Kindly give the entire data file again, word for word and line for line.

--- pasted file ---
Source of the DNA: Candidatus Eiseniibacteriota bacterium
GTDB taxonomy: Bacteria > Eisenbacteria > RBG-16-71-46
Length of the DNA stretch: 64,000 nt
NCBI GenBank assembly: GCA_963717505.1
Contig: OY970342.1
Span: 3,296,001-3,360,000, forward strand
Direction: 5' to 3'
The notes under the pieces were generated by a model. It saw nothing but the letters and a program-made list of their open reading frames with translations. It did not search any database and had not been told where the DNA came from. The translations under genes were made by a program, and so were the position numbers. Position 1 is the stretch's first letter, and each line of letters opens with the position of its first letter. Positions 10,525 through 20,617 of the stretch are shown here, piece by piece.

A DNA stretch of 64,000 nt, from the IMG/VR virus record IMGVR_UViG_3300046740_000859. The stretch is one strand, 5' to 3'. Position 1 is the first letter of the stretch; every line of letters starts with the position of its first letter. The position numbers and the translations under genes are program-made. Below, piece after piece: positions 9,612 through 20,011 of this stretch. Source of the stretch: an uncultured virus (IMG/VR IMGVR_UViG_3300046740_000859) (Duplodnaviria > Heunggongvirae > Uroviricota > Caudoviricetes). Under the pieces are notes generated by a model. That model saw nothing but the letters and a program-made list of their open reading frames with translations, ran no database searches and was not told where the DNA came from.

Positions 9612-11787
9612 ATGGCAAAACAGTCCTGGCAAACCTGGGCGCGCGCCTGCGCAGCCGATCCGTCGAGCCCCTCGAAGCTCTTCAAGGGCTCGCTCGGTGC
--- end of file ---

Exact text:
Source of the DNA: Candidatus Eiseniibacteriota bacterium
GTDB taxonomy: Bacteria > Eisenbacteria > RBG-16-71-46
Length of the DNA stretch: 64,000 nt
NCBI GenBank assembly: GCA_963717505.1
Contig: OY970342.1
Span: 3,296,001-3,360,000, forward strand
Direction: 5' to 3'
The notes under the pieces were generated by a model. It saw nothing but the letters and a program-made list of their open reading frames with translations. It did not search any database and had not been told where the DNA came from. The translations under genes were made by a program, and so were the position numbers. Position 1 is the stretch's first letter, and each line of letters opens with the position of its first letter. Positions 10,525 through 20,617 of the stretch are shown here, piece by piece.

A DNA stretch of 64,000 nt, from the IMG/VR virus record IMGVR_UViG_3300046740_000859. The stretch is one strand, 5' to 3'. Position 1 is the first letter of the stretch; every line of letters starts with the position of its first letter. The position numbers and the translations under genes are program-made. Below, piece after piece: positions 9,612 through 20,011 of this stretch. Source of the stretch: an uncultured virus (IMG/VR IMGVR_UViG_3300046740_000859) (Duplodnaviria > Heunggongvirae > Uroviricota > Caudoviricetes). Under the pieces are notes generated by a model. That model saw nothing but the letters and a program-made list of their open reading frames with translations, ran no database searches and was not told where the DNA came from.

Positions 9612-11787
9612 ATGGCAAAACAGTCCTGGCAAACCTGGGCGCGCGCCTGCGCAGCCGATCCGTCGAGCCCCTCGAAGCTCTTCAAGGGCTCGCTCGGTGC